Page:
We know how to build a syllogism that is logically correct, but is practically wrong. It may sound right, but it doesn't work.
I think of capitalism versus socialism and which approach delivers the greatest level of prosperity and freedom for its citizens.
Given the turmoil in the financial markets, I think of Long Term Capital Management that was run by THE best and the brightest and failed. I think of the black box mortgage models on Wall Street (developed by people I know) that broke and now we have the largest financial crisis in almost 100 years. I think of complex econometric models that do not capture what the macro-economy will really do.
I also think of the global warming camp where computer models are used to predict the end of the world as we know it. Yet, the same folks can't predict the weather two weeks from now.
Intelligence - just like good intentions - does not necessarily mean good policy or ensure good decision-making under pressure.
As Sam states, smarts and real world experience are needed to solve problems. Rural Counsel's post says this as well.
Interestingly, the only person on either ticket who has noteworthy executive experience is Palin. She has run a town and a state with 22,000 employees and a multi-billion budget.
McCain has at least worked for this country in the Senate and knows where the cats and rats are. He was also tortured and thus know the nature of man, evil and what horrible things one person can do to another.
Obama, on the other hand, has done nothing. His life and experience is essentially a black box. His "model" (i.e. thinking) was constructed by a radical mother, Islamic schooling, the liberal intelligentsia at Harvard, the Chicago political machine, William Ayers (think Saul Alinsky), Rev. Wright and Rezko, among others.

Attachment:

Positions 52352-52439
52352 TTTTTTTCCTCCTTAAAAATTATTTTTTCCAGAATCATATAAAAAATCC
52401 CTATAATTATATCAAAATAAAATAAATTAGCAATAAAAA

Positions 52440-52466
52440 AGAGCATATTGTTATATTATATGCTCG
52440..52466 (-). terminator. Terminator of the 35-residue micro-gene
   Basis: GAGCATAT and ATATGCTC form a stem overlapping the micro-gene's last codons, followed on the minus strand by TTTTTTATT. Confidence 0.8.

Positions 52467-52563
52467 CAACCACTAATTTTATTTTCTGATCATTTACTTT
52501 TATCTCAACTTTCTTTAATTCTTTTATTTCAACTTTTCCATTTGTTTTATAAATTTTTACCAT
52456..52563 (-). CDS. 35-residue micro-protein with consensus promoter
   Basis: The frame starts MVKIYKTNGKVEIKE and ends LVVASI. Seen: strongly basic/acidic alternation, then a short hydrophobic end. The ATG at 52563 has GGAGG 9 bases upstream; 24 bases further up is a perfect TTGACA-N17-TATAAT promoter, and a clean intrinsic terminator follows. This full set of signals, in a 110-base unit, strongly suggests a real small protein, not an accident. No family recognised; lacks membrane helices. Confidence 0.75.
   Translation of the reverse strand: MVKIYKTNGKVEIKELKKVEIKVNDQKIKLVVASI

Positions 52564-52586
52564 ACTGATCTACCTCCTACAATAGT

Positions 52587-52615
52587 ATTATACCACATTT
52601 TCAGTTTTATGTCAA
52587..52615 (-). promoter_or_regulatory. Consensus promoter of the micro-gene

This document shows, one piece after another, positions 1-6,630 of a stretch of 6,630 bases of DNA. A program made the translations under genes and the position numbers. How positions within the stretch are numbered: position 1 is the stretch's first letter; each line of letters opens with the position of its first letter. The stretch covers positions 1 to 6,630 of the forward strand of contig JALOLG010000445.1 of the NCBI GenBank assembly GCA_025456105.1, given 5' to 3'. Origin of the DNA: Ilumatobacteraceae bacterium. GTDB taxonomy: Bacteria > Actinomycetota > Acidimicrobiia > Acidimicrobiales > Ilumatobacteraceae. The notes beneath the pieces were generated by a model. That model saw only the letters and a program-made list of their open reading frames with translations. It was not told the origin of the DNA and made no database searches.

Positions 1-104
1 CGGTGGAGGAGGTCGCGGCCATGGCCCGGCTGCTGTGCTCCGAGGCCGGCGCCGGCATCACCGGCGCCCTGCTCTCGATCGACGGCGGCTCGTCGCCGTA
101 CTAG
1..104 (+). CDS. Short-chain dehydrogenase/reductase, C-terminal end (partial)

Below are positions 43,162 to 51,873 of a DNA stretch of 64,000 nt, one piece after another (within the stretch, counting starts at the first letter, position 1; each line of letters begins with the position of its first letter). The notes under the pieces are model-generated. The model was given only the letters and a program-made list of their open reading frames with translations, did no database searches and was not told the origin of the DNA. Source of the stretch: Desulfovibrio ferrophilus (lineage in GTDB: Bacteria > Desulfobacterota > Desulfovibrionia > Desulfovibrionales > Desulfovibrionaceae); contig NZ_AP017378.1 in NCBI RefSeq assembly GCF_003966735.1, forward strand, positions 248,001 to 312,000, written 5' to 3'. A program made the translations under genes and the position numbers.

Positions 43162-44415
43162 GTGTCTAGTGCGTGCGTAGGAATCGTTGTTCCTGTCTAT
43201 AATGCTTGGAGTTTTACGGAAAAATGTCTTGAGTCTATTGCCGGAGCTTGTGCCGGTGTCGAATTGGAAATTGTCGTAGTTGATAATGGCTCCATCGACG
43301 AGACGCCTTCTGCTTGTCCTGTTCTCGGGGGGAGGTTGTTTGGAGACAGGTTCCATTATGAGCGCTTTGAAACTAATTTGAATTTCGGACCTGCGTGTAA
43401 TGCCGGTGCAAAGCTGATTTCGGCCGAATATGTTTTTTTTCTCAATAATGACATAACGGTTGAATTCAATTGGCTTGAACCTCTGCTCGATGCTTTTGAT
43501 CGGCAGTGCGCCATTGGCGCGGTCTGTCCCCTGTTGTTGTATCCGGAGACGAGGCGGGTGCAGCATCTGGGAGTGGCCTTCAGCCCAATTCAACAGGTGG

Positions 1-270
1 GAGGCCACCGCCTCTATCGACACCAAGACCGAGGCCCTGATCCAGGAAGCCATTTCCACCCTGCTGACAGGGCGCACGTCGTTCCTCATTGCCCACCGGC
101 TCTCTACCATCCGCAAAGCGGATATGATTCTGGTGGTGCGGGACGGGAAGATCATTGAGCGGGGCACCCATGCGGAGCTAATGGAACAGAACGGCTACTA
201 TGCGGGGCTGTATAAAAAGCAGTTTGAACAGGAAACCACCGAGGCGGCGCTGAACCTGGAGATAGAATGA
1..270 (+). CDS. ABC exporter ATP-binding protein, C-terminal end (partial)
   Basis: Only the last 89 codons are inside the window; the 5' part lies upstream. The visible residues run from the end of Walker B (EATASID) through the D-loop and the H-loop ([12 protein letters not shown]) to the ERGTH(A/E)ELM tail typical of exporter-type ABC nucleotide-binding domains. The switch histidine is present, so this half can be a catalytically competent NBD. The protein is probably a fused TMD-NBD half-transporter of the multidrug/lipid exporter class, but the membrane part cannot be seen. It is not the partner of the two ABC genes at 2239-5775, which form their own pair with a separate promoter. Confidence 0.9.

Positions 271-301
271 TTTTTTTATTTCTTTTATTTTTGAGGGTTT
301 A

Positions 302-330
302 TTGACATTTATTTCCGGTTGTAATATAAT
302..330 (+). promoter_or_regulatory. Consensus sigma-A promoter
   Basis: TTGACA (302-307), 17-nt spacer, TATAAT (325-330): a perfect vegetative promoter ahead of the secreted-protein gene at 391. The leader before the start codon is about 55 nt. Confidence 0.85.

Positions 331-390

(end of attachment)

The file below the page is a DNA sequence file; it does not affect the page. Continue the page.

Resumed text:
Now new variables are introduced and his "model" breaks. So he flips from here to there and back again. He refuses to be specific because he doesn't have the depth to be specific. He may be the least qualified person to ever run for President of the USA.
Here is my last comment. I once worked as COO for a private company and the founder had a couple of kids in the business. One kid had potential. I told his father that he should throw the kid out of the company, make him finish school, make him get a real job where he would get is rear end kicked and take the ice cold shower of realism. Then the kid could be rehired and could potentially become a very good executive.
Obama needs the same treatment. My guess (and certainly my hope) would be that he would come back with a different agenda. I believe it was Churchill who said, if you are young and not a liberal you have no heart. But if you are older and are not a conservative then you have no head.
I recommend that we collectively turn Obama back to the real world. Maybe he will lose his Senate seat, be forced to get a real job and maybe grow up over the next 10 to 15 years.
Both Sam and Barrett have hit an Obama nerve here. The man is not as intelligent as his legend wants us to believe. Listen to him when he is asked a questions and has to come up with his own answers. Intelligence is a very broad term, Obama can deliver a speech and he can dazzle a room especially when they are devout followers. Observing him is like watching a slow motion flash in the pan. All the intelligence in the world cannot hide the agenda Obama clearly has in mind for us. Read Marx and read Obama, not much difference in the two. When you come to think of it neither of them look like those presidents on the dollar bills! Its time for those of us out here that are sick and tired of being told, because we are conservative that we just don't understand, to exert our presence. Obama wants his minions to get in our face (his words). I say we get in their heads when they try. Its actually fun watching them melt when our strong conviction collides with their lack of a moral compass. I like the idea of giving Obama the opportunity to get a real job but doubt he will ever grow up!